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|Title:||Three Studies in International Macroeconomics|
|Doctoral Committee Chair(s):||Turnovsky, Stephen J.|
|Department / Program:||Economics|
|Degree Granting Institution:||University of Illinois at Urbana-Champaign|
Political Science, Public Administration
|Abstract:||The first study examines a continuous time deterministic model of a small open economy with flexible exchange rates, perfectly integrated bonds market, and perfect foresight. The price of domestic goods is assumed sluggish relative to the exchange rate which adjusts instantaneously. We introduce a markup pricing rule and examine anticipated and unanticipated changes in the exogenously given markup rate as well as in the rate of monetary growth. Next, we simulate a differential game between the government and the private sector.
The second study deals with a discrete time, stochastic model of the economy with perfectly integrated good and bonds market, wage indexation, and rational expectations. Goods prices are assumed perfectly flexible and output responds to unexpected price changes. First, we examine a small open economy and show that, under flexible exchange rates, the optimal degree of wage indexation chosen domestically depends on the degree of wage indexation in the rest of the world. Following that, we consider a two country model where the optimal choice of the degree of wage indexation domestically and abroad is simultaneously determined and involves strategic behavior.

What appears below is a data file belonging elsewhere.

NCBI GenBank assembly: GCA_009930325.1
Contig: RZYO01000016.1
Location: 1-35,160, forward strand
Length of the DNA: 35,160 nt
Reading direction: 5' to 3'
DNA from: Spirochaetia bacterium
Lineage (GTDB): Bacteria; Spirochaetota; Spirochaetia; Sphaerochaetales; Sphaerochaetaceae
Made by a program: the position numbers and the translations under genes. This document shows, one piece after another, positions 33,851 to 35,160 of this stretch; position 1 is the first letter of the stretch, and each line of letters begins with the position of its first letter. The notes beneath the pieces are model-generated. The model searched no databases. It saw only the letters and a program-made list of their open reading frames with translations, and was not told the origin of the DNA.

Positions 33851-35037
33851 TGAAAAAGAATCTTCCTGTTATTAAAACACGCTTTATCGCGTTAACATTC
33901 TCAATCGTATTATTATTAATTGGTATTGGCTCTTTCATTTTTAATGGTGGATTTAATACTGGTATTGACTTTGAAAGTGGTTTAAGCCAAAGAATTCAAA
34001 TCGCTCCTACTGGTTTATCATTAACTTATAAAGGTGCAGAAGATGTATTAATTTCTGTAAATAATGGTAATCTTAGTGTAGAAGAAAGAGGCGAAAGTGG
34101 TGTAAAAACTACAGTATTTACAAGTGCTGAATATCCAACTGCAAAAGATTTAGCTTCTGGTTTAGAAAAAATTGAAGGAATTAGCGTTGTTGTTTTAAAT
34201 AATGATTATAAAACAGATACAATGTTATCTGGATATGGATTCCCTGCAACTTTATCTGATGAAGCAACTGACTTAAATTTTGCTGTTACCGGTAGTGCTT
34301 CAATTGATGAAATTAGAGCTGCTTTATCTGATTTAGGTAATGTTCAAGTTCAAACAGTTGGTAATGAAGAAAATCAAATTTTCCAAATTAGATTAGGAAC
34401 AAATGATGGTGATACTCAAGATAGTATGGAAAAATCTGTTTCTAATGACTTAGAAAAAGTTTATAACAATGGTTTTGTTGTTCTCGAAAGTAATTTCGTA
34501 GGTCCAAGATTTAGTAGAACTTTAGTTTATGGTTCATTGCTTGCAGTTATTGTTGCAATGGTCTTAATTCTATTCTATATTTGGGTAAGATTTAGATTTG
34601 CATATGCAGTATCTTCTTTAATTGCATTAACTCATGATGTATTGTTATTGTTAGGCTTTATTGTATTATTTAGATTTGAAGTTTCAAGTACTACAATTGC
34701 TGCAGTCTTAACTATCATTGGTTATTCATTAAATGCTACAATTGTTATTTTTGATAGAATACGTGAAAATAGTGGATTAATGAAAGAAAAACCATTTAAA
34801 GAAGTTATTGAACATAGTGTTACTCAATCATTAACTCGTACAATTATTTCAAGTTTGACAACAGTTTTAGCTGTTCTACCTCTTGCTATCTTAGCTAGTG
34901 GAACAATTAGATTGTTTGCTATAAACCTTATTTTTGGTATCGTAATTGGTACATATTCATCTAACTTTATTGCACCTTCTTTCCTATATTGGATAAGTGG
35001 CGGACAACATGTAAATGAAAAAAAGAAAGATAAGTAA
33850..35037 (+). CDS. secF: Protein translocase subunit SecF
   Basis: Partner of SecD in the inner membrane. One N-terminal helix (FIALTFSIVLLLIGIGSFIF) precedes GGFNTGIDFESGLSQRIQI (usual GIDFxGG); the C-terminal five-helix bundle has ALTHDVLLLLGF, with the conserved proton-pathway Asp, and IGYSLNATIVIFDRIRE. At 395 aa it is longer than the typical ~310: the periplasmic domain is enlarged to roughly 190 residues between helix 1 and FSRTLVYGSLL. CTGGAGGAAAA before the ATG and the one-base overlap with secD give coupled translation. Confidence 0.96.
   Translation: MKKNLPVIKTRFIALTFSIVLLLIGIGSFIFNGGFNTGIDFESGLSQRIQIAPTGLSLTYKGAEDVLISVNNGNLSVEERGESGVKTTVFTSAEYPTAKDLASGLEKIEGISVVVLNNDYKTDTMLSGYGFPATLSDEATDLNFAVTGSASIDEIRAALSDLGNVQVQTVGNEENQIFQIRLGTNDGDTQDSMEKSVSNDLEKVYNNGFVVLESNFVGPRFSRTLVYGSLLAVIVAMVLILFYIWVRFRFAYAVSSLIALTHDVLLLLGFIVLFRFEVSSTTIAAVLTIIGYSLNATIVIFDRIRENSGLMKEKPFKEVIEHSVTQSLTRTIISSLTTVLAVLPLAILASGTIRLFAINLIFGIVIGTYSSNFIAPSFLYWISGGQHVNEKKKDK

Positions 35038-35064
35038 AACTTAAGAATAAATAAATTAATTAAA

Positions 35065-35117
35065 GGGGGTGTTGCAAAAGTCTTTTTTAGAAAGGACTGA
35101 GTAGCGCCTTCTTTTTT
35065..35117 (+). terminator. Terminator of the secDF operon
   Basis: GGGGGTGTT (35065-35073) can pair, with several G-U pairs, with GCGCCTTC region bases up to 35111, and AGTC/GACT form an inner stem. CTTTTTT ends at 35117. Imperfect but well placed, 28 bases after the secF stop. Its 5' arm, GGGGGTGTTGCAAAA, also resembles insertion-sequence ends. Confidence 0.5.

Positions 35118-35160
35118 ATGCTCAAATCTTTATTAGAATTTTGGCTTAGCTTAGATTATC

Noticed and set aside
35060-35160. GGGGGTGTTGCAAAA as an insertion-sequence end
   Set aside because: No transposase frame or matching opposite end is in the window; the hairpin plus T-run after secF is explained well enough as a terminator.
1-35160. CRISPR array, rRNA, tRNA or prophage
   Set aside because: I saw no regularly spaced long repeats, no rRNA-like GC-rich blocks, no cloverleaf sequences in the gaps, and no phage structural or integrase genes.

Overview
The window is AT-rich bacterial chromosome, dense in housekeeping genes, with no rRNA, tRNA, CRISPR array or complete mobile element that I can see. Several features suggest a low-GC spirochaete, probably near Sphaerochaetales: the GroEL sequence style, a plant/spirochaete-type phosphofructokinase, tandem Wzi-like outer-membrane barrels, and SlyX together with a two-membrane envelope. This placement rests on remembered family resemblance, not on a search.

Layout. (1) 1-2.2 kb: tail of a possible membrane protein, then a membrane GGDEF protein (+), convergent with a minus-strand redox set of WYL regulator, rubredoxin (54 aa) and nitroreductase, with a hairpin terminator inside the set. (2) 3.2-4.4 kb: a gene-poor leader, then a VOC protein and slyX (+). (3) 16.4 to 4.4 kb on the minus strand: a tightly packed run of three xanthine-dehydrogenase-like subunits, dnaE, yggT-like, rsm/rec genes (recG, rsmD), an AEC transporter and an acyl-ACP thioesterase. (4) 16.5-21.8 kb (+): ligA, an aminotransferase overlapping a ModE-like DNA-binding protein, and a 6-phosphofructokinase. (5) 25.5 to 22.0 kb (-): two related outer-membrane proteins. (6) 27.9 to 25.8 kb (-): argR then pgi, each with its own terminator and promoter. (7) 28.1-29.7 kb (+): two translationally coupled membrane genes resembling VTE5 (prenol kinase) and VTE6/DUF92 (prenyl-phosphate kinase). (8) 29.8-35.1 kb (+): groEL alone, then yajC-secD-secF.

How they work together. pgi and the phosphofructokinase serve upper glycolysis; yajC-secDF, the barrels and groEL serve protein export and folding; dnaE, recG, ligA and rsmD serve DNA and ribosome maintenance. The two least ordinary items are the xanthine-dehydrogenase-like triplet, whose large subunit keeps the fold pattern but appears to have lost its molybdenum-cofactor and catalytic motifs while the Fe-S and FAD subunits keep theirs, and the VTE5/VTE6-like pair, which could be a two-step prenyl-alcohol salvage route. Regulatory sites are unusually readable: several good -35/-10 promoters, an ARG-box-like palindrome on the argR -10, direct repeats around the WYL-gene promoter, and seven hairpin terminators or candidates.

The third study considers a continuous time deterministic monetary model of a small open economy, with perfect foresight, founded on microeconomic optimization principles of decentralized consumers and firms. We define preferences, technology, and endowments and derive a perfect foresight equilibrium for the economy subject to appropriate budget constraints. Then, we perform temporary monetary and fiscal policy experiments focusing on the inter coordination between both, as well as on intra coordination within the fiscal authority. We also examine the monetary Laffer curves that derive from the monetary experiment.
Thesis (Ph.D.)--University of Illinois at Urbana-Champaign, 1988.
|Date Available in IDEALS:||2014-12-16|